Good anti-virus software can remove the CryptoLocker malware from your computer, but it cannot undo the damage – the encryption is that good.
“It’s the same type of encryption used in the commercial sector that’s approved by the federal government,” Wisniewski told me. “If the crooks delete that encryption key, your files are gone forever – even the NSA can’t bring them back.”
Victims large and small
The cyber-crooks are targeting both businesses and individual computer users – anyone who will pay to regain access to their files.
The CryptoLocker forum on BleepingComputer.com is filled with page after page of horror stories. Here is a small sample:
“When we discovered the infection from a user’s workstation on the network, this program had encrypted over 180,000 files through the network shares in a period of 6 days. I pretty much shut down the business for 2 days after we realized what was happening.”
“Our company was infected this morning. The virus hit a machine 4 days ago and today we got the pop up about the ransom. All files on the network drive the user had access to are now encrypted.”
“We had a workstation get infected yesterday that encrypted everything on our network share drive. We had backups, although they weren’t recent enough, so despite all feelings against it, we paid the ransom and everything started to decrypt overnight.”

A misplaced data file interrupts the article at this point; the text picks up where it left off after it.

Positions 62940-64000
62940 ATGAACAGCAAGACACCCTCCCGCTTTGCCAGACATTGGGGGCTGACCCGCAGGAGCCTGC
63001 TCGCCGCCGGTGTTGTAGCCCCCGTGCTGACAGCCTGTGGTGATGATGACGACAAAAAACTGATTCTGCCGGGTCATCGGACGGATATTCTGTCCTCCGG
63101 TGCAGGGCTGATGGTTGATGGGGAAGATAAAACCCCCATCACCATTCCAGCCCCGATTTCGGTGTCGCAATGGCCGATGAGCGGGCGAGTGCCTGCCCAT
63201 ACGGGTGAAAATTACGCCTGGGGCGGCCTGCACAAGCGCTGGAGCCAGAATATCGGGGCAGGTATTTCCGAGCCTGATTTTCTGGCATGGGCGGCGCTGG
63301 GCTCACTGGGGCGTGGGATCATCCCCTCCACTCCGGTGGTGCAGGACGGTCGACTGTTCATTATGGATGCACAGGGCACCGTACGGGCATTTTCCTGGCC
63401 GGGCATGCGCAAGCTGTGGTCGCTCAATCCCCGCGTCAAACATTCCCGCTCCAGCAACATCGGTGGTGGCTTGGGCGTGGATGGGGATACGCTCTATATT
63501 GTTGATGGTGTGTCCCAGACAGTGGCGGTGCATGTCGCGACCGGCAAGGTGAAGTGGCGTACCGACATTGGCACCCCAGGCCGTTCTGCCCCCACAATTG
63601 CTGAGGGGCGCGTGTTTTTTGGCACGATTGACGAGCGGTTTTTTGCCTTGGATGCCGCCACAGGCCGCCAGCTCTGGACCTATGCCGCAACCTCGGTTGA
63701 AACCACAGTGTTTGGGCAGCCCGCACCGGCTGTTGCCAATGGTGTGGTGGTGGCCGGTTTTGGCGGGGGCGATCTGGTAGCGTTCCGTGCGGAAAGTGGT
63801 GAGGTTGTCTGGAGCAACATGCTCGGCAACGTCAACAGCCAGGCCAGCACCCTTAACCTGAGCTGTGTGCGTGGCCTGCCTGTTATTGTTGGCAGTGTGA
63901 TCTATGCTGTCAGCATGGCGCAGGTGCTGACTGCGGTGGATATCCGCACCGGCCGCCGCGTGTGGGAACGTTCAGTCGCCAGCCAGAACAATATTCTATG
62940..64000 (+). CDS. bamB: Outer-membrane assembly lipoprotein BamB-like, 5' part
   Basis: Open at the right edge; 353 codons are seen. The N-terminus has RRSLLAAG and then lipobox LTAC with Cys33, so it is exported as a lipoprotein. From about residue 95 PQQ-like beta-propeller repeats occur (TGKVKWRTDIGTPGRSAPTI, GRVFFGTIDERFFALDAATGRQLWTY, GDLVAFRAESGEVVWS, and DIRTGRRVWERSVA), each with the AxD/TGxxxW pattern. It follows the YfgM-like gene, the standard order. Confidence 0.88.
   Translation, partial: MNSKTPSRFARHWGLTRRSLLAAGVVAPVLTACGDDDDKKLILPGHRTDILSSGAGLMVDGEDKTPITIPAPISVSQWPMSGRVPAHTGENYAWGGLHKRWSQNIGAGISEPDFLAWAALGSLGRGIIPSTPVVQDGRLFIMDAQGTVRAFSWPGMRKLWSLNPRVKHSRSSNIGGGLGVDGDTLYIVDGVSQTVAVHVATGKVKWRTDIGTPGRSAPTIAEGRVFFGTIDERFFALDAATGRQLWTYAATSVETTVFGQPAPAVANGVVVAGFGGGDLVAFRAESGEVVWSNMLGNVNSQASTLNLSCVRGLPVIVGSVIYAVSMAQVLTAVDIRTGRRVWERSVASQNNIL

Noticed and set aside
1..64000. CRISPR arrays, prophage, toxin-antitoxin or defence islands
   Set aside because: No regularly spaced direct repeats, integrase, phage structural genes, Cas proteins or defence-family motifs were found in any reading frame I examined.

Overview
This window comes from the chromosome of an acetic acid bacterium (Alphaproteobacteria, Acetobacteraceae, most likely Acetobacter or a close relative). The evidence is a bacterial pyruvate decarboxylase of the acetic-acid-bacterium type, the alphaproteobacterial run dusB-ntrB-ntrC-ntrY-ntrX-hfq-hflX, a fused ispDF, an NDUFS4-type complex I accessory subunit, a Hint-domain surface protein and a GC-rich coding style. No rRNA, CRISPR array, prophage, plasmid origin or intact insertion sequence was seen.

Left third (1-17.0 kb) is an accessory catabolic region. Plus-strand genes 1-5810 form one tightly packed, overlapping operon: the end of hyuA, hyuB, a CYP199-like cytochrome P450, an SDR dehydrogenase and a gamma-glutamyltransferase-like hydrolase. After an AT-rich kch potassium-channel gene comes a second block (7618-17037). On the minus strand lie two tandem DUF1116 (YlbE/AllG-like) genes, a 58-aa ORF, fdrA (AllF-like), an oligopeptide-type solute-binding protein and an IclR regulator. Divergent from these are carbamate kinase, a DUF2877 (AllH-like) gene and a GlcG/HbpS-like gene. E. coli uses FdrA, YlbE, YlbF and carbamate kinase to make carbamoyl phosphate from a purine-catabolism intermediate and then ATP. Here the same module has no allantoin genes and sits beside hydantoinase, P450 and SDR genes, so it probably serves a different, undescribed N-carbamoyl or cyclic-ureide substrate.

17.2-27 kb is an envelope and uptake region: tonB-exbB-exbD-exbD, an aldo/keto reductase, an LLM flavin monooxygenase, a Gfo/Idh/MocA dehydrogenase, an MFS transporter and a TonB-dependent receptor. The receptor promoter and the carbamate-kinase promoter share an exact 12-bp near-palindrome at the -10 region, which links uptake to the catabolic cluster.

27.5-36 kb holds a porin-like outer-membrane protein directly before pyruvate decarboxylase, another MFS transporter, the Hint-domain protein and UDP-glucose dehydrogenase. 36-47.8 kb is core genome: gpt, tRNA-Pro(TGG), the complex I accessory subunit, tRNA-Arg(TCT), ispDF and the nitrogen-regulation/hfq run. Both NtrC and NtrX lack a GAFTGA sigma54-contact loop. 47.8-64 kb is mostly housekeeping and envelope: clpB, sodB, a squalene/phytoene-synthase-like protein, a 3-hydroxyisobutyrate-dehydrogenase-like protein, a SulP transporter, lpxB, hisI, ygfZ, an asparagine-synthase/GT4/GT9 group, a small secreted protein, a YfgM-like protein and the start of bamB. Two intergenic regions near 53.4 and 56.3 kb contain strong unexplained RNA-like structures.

Of course, there’s no guarantee there will be a happy ending if you pay the ransom. And then there’s the bigger issue – by doing this, you’re helping fund a criminal operation.
“It encourages them to continue this bad behavior,” said Howard Schmidt, former White House Cyber Security Advisor and a co-founder of Ridge-Schmidt Cyber. “As people pay the ransom, the bad guys have the money to reinvest in create research that are more virulent and hide better from detection.”
How to protect yourself
Go on the Internet and there’s no way to guarantee malware won’t make it onto your computer – even if you follow all the rules of safe computing. So you need to act defensively, and that means regular backups.
“Backup, back, up, back up,” said Schmidt. “That’s the only way to reduce the risk of losing your files forever.”
If you have a recent backup, you can recover from CryptoLocker and other malware with no serious consequences. That backup should be a snapshot of everything on the system and not a simple synchronization, as happens with most automated external hard drives and many cloud-based services.
With these synchronized backups, stored files that have changed on the master drive are overwritten with the new ones. If a malicious program encrypts your master files, those backups would also be encrypted – and useless. Your backup should be disconnected from your computer until the next time you need to access it.
Herb Weisbaum is The ConsumerMan. Follow him on Facebook and Twitter or visit The ConsumerMan website.
First published November 6 2013, 7:29 AM